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|Title:||A review of the construct and concurrent validity of the Career Decision-Making Self-Efficacy Scale adapted|
|Author(s):||Schoon, Frances Diane|
|Doctoral Committee Chair(s):||Zaccaria, Joseph S.|
|Department / Program:||Education|
|Degree Granting Institution:||University of Illinois at Urbana-Champaign|
|Subject(s):||Education, Guidance and Counseling
|Abstract:||Based upon Bandura's (1977) concept of self-efficacy expectations, Taylor and Betz (1983) constructed the Career Decision-Making Self-Efficacy Scale (CDMSE) to measure self-efficacy expectations related to 50 career decision-making tasks. They hypothesized that individuals with low self-efficacy would avoid tasks necessary to make career decisions and those with high self-efficacy would approach tasks.
The current study was designed to examine the construct and concurrent validity of the CDMSE Scale (Taylor & Betz, 1983) adapted to include the variable salience. One purpose of the study was to evaluate the factor structure of the scale. It had previously failed to differentiate between the five career choice competencies (cited in Crites, 1978) upon which its subscales were based. The second purpose was to examine the ability of the items to differentiate between students who were decided or undecided on a major, and those who sought career planning assistance or did not.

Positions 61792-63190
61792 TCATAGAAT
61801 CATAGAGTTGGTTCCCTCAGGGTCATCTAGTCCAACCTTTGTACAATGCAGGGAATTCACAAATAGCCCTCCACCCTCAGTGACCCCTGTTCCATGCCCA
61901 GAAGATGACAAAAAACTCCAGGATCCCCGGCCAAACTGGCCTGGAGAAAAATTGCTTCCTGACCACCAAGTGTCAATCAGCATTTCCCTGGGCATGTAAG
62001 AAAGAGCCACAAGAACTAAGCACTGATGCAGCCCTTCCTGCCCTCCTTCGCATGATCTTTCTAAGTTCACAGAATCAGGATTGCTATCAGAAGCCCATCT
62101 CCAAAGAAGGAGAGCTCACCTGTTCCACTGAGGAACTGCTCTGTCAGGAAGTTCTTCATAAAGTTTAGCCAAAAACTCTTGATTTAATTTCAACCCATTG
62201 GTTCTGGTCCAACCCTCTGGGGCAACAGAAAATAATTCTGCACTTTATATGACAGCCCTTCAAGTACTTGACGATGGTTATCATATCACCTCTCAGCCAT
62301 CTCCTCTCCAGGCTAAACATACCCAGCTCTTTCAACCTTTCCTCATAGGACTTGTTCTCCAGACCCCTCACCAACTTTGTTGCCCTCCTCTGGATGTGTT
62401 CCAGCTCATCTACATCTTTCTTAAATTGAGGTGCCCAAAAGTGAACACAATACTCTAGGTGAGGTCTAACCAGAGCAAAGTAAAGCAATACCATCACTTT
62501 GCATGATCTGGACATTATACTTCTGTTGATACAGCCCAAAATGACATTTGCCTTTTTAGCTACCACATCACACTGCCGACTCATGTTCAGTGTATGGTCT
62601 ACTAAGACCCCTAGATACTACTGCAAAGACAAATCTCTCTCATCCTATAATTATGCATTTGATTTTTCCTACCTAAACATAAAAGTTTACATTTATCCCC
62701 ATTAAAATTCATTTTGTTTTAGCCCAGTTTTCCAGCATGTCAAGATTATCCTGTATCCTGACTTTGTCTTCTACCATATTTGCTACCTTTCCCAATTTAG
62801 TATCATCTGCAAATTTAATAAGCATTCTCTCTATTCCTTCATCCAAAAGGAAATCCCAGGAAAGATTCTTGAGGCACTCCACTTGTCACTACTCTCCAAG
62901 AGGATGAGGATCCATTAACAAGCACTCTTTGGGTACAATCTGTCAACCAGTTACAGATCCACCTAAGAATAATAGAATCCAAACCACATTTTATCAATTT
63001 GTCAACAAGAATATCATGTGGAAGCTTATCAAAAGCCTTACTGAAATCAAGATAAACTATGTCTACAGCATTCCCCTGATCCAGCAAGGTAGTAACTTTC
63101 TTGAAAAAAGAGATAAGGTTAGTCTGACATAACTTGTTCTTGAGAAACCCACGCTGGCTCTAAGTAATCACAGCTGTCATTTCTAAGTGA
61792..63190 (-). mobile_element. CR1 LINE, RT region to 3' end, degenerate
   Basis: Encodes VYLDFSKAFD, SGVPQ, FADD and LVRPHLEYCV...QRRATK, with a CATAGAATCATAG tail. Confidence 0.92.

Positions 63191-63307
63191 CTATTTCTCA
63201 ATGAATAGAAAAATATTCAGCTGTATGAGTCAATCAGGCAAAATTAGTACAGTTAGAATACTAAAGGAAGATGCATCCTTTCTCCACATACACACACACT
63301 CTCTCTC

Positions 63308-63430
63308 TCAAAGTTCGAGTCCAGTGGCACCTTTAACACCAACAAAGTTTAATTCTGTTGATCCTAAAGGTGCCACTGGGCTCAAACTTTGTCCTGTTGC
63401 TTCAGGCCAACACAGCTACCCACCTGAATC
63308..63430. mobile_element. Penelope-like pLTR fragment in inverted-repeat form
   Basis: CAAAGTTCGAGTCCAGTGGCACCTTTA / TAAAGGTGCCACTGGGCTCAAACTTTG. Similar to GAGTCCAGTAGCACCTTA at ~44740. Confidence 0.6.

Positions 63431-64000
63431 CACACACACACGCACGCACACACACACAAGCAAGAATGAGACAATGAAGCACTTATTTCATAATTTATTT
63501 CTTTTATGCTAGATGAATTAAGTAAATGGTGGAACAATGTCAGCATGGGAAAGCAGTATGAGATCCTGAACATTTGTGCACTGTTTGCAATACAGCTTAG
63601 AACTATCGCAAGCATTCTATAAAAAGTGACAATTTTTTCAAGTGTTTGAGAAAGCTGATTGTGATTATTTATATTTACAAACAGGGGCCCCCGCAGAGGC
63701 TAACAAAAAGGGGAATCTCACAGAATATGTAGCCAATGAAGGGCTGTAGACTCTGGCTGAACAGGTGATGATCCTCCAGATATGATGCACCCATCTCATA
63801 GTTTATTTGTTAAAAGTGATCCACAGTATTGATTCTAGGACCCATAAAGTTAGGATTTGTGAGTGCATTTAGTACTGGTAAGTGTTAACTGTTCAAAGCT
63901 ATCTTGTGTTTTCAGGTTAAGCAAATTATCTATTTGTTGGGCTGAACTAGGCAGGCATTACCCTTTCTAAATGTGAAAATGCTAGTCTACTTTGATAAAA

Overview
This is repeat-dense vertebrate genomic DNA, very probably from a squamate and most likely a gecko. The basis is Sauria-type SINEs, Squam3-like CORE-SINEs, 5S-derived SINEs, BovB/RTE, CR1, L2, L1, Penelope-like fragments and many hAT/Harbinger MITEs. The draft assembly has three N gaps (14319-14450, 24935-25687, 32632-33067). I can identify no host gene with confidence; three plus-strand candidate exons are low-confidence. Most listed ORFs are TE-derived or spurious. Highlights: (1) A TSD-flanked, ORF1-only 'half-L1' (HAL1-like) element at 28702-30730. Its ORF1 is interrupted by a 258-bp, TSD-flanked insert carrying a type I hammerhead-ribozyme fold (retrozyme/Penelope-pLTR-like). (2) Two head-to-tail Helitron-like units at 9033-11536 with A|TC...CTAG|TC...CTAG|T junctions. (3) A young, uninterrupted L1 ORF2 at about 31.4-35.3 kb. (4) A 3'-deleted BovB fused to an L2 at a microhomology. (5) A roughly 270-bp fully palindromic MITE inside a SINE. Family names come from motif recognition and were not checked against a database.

A sample of 140 freshmen and sophomore university students were administered the CDMSE scale adapted, and demographic questionnaires that included questions related to their degree of decidedness on a major. Factor analysis failed to confirm the five postulated subscales. Results confirmed previous research findings that higher levels of CDMSE are negatively related to vocational indecision, and found the CDMSE scale total and individual items are able to differentiate between decided and undecided students. Perceived salience of the tasks was not found to be significant.
These findings suggest that the CDMSE scale is a valid instrument to use in assessment of vocational indecision. It can also provide the basis for evaluating and planning specific career interventions.
|Rights Information:||Copyright 1991 Schoon, Frances Diane|
|Date Available in IDEALS:||2011-05-07|
|Identifier in Online Catalog:||AAI9210981|